by Carolyn Thomas ♥ @HeartSisters ♥ November 18, 2018
What a year it’s been since my book was published by Johns Hopkins University Press one year ago this month! When it was launched, “A Woman’s Guide to Living with Heart Disease” became Amazon’s #1 New Release in the Medicine/Public Health category. The book is already into its second printing, and reviews have been truly wonderful (with one notable exception: an Australian reader named Robert who complained in his Goodreads review that there was “a bit too much emphasis on how women are neglected when it comes to heart disease” – and then added: “Happily for me, my doctors, nurses and physios did everything by the book.” Thank you Robert, for helping to illustrate the cardiology gender gap so perfectly!
To celebrate this one-year milestone (and entice you to buy the book for yourself, or as a really useful gift for a freshly-diagnosed woman you care about), here are some random excerpts from my book, gathered from each of the 10 chapters.
Continue reading “My book is one year old! Some excerpts to tease you…”
by Carolyn Thomas ♥ @HeartSisters ♥ September 2, 2018
The ink was barely dry on the book contract I’d signed with Johns Hopkins University Press on the morning I tuned in, as I like to do every weekend, to Michael Enright’s Sunday Edition show on CBC Radio.
Michael’s guest that morning couldn’t have been more appropriate, given the project I was just beginning. A physician-turned-author named Dr. Suzanne Koven was talking about people who write first-person accounts of their health crises, books that Michael indelicately referred to as “sick lit“.(1) . Illness, Michael began, is always more interesting to the ill person than to the reader. But Dr. Koven quickly interjected. Continue reading “When an illness narrative isn’t just about illness”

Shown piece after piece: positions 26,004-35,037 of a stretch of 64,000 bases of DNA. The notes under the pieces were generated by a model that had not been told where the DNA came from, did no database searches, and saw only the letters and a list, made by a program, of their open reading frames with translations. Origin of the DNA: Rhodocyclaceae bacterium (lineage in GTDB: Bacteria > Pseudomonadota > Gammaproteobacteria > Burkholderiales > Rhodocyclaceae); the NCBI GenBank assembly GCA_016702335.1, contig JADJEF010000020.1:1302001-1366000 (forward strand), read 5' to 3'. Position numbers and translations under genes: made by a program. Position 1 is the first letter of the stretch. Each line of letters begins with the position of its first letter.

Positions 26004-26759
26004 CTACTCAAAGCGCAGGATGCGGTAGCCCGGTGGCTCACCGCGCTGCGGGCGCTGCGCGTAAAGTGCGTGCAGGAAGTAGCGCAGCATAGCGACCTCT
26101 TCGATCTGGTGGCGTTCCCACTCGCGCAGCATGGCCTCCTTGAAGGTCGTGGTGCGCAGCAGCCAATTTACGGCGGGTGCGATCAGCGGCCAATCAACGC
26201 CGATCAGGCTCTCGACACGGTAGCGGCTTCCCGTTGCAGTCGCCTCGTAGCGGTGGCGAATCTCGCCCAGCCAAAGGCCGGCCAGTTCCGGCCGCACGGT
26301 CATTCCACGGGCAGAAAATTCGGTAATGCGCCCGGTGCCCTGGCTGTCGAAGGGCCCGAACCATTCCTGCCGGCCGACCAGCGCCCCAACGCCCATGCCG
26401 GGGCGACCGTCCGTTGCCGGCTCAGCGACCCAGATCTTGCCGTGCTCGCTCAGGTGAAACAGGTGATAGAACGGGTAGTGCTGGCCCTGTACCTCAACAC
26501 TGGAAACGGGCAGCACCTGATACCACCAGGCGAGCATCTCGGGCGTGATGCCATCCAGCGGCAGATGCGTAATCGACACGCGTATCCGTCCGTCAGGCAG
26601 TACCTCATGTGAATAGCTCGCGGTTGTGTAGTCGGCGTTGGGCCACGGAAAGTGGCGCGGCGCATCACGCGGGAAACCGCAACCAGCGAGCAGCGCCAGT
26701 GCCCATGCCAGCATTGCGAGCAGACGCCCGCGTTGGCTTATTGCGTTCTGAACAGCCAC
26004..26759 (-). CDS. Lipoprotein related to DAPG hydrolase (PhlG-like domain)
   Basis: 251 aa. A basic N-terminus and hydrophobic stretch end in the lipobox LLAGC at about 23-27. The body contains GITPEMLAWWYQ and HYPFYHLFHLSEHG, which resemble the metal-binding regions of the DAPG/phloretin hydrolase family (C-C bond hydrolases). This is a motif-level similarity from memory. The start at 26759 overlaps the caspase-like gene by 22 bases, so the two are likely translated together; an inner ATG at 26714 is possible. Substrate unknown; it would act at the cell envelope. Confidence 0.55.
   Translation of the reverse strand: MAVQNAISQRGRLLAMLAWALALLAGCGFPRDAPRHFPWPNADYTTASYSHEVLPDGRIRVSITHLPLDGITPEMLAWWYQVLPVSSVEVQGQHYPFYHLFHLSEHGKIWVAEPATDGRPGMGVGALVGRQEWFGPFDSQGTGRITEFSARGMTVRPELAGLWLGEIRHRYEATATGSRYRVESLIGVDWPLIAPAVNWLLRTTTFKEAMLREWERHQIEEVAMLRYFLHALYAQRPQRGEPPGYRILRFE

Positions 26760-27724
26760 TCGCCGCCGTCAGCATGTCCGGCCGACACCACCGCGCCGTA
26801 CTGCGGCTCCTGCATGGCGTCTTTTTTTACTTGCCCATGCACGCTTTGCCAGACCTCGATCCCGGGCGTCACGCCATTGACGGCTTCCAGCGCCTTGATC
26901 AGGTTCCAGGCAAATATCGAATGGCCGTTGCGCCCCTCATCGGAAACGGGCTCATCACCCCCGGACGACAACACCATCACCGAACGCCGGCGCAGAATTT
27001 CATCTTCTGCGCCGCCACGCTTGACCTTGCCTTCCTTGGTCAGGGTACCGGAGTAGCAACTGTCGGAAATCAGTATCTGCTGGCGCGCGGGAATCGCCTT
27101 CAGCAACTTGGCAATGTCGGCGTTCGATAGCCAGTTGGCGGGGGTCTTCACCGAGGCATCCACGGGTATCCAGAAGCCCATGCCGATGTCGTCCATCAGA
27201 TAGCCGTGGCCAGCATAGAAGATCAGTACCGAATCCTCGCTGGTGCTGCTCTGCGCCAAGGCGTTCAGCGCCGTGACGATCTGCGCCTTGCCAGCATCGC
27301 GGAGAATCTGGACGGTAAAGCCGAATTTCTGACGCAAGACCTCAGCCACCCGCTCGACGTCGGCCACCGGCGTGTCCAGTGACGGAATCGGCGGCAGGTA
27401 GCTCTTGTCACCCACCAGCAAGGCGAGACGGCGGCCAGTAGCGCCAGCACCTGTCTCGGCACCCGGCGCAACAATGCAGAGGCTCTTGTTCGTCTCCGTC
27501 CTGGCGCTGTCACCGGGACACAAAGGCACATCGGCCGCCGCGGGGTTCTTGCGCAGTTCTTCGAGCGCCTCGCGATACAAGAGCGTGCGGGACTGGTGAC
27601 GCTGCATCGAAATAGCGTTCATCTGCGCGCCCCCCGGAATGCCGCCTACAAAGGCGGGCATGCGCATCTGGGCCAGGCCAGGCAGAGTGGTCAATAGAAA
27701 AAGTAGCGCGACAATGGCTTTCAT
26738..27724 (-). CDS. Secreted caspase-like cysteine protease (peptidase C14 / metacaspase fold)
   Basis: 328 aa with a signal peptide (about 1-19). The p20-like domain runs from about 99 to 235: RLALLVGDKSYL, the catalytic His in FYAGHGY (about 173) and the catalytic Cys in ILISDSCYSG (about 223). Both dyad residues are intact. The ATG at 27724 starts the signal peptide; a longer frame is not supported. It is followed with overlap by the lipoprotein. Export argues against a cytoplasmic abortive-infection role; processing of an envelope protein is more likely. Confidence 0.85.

by Carolyn Thomas ♥ @HeartSisters
In a recent essay published in the New England Journal of Medicine, Dr. Suzanne Koven* recalls many conversations she had with her father (like her, a physician) in which he loved to reminisce about his own long career in medicine. But there’s one reminiscence she still bristles at, as she explains(1):
“The story was about ladies – always they were ‘ladies’ – and something he called la maladie du petit papier: ‘the disease of the little paper.’
“They would come to his office and withdraw from their purses tiny pieces of paper that unfolded into large sheets on which they’d written long lists of medical complaints. ‘You know what I did then?’ Dad asked. I did, but I let him tell me again anyway. ‘I’d listen to each symptom carefully, and say ‘yes’ or ‘I see’.
“That’s all. And when a lady finally reached the end of her list, she would say: ‘Oh doctor, I feel so much better!’
“The point is, all those ladies needed was someone to listen.”
The notion that whatever was bothering these silly ladies was all in their heads was once a long held truism within the medical profession. Continue reading “Should you bring that list of questions to your doctor?”